Following the Election From Abroad.

As I mentioned, this week I was interviewed by Alabama Public Radio, for an NPR style piece (For those of you unfamiliar w/ NPR - Listen to some NPR here). There were actually two pieces being put together by the delightful interviewer, Alisa Beckwith.

She was researching articles on two topics. As my readers seem to fit into both of these boxes, I thought I would ask your feedback on the topics.

For the Expats:
As an American staying abroad, how do you
get information about the US Presidential Election?

Have you decided who you will vote for? How do you get information about the
election & candidates?

What issues are important to you as an American abroad - has living abroad
changed your opinions?

For The Dilli Crowd:

Have you followed this US election, or prior US elections?

What concerns do you believe that the American people should keep in mind as they prepare to vote.

Comments are open - have at it! When the article is posted online, I'll be sure to link to it here.

2 comments:

Anonymous said...

For the Expats:
As an American staying abroad, how do you get information about the US Presidential Election? Mostly from the internet. I try to read from many different sources to look at all sides of the issues.

Have you decided who you will vote for? Yes, I am pretty confident about my decision,

How do you get information about the election & candidates? Internet.

What issues are important to you as an American abroad - has living abroad changed your opinions?
I don't think living abroad has chaned my concerns dramatically. I think at this point in time all Americans are concerned about the economy and are troops at war.

Thanks, Mary

Jaswinder Singh said...

Hi,

First of all, Gora Desi rocks.

Now, about the US elections. Last time around, I was a little bit clued in but not too much as I was a college student and had too much on my mind already to be bothered about something that was happening half way across on the other side of the planet. But I was hoping for Al Gore to win last time since he is a bit clued into the whole earth melting thing (better not get me started on that one) and was disappointed to see that America chose a man based only on his lineage. A lineage that had already put the whole world at Defcon 1 in 1991. Although that one was not entirely invalid, but the execution of it could have been done better. But the whole thing with Dubya was really overkill. And what the hell is this thing with war veterans. Ok, so John McCain is a Vietnam vet. Ok, he was in a POW camp for 18 months. That is no measure of running for President. It doesn't say anything about the man except that maybe perhaps he's a war junkie.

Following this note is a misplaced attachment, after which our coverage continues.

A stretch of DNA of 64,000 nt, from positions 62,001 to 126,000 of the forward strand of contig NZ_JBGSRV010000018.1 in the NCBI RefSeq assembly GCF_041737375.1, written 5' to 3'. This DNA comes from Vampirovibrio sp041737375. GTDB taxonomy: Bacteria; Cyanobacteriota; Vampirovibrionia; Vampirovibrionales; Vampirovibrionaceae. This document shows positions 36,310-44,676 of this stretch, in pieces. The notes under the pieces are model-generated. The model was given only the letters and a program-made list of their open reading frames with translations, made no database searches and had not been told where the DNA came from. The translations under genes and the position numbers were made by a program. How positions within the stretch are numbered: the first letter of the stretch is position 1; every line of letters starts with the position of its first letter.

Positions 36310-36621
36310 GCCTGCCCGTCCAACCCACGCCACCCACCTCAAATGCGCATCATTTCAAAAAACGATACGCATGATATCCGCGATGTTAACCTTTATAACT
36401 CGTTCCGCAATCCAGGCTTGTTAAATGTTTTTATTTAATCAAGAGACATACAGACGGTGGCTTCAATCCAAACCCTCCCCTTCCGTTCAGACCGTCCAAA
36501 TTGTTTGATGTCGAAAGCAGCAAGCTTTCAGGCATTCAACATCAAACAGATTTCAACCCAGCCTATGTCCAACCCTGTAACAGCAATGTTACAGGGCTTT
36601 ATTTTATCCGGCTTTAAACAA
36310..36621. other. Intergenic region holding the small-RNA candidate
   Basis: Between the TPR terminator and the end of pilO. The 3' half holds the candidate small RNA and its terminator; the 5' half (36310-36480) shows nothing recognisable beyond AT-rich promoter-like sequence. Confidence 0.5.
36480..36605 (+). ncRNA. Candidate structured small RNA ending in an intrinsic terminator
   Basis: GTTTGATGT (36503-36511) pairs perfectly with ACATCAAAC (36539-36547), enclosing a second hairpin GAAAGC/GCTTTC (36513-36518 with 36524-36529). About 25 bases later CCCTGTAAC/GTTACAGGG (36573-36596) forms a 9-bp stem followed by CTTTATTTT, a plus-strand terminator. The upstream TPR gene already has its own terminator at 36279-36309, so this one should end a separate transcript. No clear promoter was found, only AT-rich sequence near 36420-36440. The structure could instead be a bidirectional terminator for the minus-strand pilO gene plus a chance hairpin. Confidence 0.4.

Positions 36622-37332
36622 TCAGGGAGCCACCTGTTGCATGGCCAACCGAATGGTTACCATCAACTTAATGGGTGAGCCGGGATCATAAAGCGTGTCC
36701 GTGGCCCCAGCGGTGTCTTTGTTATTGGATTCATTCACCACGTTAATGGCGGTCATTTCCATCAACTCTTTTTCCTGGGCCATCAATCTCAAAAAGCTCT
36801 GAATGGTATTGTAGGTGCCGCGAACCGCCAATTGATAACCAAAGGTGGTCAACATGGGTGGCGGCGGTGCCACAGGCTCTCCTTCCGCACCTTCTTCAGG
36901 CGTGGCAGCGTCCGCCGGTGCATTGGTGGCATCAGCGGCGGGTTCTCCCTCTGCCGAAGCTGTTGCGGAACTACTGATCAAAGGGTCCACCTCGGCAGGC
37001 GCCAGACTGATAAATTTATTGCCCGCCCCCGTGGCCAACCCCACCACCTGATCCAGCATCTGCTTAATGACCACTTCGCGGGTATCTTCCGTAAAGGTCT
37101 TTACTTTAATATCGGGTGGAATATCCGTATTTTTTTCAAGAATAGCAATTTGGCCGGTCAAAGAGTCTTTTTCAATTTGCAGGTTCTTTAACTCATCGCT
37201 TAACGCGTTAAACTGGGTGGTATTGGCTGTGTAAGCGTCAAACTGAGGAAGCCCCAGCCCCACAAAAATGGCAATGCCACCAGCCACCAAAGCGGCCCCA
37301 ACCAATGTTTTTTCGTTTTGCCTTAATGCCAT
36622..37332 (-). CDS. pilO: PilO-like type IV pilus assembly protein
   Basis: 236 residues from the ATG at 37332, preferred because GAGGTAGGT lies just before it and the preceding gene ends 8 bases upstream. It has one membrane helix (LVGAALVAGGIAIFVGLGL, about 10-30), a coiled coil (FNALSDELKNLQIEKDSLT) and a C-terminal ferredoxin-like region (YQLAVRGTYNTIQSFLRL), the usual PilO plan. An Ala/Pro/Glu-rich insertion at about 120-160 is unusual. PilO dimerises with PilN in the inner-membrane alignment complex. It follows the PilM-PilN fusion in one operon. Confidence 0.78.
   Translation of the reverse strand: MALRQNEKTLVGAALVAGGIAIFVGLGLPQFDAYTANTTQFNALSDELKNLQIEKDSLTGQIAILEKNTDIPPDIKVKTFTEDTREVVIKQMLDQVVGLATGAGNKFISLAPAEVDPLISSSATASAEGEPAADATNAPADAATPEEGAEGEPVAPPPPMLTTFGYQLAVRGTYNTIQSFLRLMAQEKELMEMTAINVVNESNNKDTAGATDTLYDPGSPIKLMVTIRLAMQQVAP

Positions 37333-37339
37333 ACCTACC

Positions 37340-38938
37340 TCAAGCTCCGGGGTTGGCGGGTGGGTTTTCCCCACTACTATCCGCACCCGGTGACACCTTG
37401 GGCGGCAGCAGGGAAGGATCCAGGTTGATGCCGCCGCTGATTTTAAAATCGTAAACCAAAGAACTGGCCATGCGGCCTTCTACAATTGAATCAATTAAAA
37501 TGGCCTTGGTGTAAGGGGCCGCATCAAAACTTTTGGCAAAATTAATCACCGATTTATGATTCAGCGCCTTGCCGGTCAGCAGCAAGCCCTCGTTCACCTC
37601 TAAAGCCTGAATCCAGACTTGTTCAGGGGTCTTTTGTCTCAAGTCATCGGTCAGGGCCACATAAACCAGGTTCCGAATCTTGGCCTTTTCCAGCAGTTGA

McCain has repeatedly made it ample clear that he intends to continue a global campaign against terror that costs America $350 million a day and unaccounted number to the rest of the world due to this so called campaign against the so called "enemy". America has been reeling under 9/11 for 7 years already, how much longer does it intend to keep doing it. Isn't it time yet to move on?

Like I've written on my own blog I really hope that the Yankees have learned their lessons. Surely they remember Ben Parker's words "With great power, comes great responsibility..." to Peter Parker. Remember how he too screwed up with his powers. If the Americans think, believe that they are the center of the universe somehow, and my congratulations to them for having achieved (not earned) that status over the past couple of centuries, they must also know that their actions have consequences even half way across on the other side of the planet and that they need to make more informed and better choices than Dubyaman at least.

Dubya really cooked it for all of us. My sympathy with the American voters for the lack of options on the ballot papers, perhaps just as much as I need to sympathize with my compatriots for their lack of available options.

I hope this gives you some input on what an Indian thinks of the American elections.